Government restrictions Local and state boards may limit the number of licenses to practice in a geographic area.

Brand power Patients in the area become loyal to a given facility.

Exclusive or long-term agreements These are existing contracts among physicians, other organizations, and suppliers.

Threat of retaliation Existing health care facilities may take action to challenge new entrants.

The degree of substitution present either allows or restricts patients from seeking the same or a similar service from another organization. For example, if a community has
numerous physical rehabilitation providers, patients enjoy additional choices in selecting the facility to attend. The presence of substitutes drives down prices and increases
competitive rivalry. Conversely, higher switching costs (the amount a person pays to change providers, in terms of time, money, and effort to transfer medical records) lower
competitive rivalries.

Supplier power results from an organization’s exclusivity in providing a product or service. When a
pharmaceutical company develops and patents a superior medicine that no other company provides,
supplier power reaches a maximum; this company is the only available supplier. When a company is
the only supplier, it could affect costs; for example, the cost of such essential medicines as an EpiPen
might increase. The same holds true for any manufacturer of advanced medical equipment. Logically,
suppliers seek to keep prices higher, which can reduce competitive rivalries among providers offering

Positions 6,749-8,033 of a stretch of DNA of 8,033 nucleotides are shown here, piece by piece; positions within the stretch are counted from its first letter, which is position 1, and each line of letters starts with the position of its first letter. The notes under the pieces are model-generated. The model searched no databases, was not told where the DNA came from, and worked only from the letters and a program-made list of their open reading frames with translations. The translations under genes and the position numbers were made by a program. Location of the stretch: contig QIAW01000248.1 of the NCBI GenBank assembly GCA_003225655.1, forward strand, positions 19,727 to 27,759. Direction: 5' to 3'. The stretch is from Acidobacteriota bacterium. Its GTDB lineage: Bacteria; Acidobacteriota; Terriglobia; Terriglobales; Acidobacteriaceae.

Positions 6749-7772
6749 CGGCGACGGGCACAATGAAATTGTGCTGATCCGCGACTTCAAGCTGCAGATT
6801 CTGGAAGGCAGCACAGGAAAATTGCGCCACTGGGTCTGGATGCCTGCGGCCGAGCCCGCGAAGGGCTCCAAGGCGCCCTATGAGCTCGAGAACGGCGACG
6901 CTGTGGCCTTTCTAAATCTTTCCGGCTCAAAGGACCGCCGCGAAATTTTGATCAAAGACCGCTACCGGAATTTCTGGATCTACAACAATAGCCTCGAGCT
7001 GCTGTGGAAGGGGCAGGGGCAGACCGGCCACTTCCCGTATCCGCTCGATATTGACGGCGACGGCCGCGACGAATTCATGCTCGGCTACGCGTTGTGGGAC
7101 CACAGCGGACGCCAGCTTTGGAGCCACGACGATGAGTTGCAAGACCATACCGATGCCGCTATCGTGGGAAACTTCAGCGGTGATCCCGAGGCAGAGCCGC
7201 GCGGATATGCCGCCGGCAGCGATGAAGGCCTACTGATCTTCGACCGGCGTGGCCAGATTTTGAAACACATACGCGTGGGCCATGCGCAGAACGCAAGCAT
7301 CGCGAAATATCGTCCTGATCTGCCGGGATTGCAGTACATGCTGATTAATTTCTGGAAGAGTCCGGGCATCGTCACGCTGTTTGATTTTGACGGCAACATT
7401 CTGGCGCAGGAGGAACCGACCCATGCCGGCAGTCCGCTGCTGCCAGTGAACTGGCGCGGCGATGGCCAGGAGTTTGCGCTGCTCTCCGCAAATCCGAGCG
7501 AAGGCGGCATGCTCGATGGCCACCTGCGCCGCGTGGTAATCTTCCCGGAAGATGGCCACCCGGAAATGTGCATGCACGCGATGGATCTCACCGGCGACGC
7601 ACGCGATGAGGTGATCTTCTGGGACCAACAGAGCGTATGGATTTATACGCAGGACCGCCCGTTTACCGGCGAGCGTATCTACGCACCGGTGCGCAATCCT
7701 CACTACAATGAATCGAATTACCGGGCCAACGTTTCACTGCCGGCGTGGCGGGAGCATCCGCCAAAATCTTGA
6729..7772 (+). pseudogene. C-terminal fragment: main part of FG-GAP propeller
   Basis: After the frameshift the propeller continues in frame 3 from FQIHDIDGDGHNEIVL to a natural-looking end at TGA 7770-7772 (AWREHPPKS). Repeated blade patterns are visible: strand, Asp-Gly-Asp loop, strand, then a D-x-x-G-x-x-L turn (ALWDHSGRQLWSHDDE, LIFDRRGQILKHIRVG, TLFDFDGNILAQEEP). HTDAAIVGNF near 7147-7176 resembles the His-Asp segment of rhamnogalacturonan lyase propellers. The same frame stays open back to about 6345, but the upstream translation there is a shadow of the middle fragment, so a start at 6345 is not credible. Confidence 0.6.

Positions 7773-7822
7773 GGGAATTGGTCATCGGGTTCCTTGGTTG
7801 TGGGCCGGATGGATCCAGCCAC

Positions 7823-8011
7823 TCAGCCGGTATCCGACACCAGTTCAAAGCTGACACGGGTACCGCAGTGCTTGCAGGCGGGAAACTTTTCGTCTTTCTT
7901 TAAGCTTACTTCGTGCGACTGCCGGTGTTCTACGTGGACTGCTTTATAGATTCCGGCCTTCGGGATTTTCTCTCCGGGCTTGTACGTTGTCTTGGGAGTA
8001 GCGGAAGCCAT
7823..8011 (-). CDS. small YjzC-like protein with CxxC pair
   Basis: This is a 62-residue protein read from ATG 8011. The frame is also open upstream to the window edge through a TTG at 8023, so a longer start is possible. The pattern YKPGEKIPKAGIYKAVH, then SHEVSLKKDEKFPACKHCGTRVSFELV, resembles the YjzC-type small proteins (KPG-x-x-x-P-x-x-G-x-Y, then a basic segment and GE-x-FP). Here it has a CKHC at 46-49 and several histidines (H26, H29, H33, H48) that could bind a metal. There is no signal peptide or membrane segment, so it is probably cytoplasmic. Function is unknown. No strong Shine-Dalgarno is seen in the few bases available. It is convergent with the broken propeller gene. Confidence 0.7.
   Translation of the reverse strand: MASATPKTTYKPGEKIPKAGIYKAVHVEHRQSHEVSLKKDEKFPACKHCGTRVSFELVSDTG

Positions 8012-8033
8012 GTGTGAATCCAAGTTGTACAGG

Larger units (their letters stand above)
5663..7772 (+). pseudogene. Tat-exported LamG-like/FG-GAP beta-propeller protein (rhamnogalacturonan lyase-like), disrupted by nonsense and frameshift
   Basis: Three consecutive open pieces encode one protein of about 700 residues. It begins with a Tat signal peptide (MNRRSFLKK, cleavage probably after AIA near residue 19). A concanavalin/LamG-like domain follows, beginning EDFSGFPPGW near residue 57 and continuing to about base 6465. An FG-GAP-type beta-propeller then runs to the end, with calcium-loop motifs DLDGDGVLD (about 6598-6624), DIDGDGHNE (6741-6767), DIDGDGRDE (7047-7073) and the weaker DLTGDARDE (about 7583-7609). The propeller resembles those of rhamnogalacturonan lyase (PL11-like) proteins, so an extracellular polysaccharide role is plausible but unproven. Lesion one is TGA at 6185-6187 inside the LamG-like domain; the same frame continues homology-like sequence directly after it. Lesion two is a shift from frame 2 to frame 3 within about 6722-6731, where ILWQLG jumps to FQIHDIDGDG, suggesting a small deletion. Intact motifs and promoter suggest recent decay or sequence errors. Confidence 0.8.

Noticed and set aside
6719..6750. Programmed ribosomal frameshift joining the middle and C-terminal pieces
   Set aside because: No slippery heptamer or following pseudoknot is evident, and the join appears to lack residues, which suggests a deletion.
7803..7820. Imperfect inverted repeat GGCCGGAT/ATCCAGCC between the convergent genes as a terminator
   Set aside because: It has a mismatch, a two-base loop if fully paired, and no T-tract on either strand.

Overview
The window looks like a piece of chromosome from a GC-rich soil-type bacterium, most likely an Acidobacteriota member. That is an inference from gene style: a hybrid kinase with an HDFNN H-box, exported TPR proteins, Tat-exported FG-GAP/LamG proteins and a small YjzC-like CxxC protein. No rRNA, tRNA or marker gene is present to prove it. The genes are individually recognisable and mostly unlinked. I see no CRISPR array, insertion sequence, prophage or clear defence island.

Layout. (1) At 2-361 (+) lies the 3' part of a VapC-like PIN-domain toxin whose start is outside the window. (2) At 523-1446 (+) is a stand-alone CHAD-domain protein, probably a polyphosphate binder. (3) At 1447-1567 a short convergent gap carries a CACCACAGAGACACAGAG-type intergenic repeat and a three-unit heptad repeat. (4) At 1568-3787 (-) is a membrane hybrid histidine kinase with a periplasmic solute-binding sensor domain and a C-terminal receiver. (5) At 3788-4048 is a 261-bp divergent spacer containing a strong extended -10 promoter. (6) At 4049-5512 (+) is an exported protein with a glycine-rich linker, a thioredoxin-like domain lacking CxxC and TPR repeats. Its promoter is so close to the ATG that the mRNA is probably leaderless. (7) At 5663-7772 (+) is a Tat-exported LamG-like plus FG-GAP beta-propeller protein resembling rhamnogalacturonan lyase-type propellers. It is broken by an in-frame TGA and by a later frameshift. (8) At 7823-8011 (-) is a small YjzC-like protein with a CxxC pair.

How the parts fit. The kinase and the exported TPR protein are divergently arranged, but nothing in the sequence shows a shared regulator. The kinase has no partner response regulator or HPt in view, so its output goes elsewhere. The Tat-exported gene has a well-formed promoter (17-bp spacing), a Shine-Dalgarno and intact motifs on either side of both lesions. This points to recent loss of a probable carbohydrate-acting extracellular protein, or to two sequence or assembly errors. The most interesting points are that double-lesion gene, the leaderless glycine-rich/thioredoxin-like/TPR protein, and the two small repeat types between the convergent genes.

the item.

Buyer power arises when consumers (patients) experience alternative choices. An individual who
believes a choice exists between chiropractic care and other forms of medical service providers enjoys
buyer power. When groups of consumers hold the same power, competitive rivalries increase, and
amounts charged for services tend to become lower.

In addition, nonmarket structural characteristics affect competitive rivalries. These characteristics
include levels of fixed costs, the presence of excess capacity, product similarity or differentiation, and
the nature of the sales process (Luke, Walston, & Plummer, 2004). Excess capacity drives down the
prices that organizations can charge, thereby increasing competitive rivalries. The same takes place
when products are similar—prices become reduced as rivalries rise. Certain sales procedures also
intensify competition.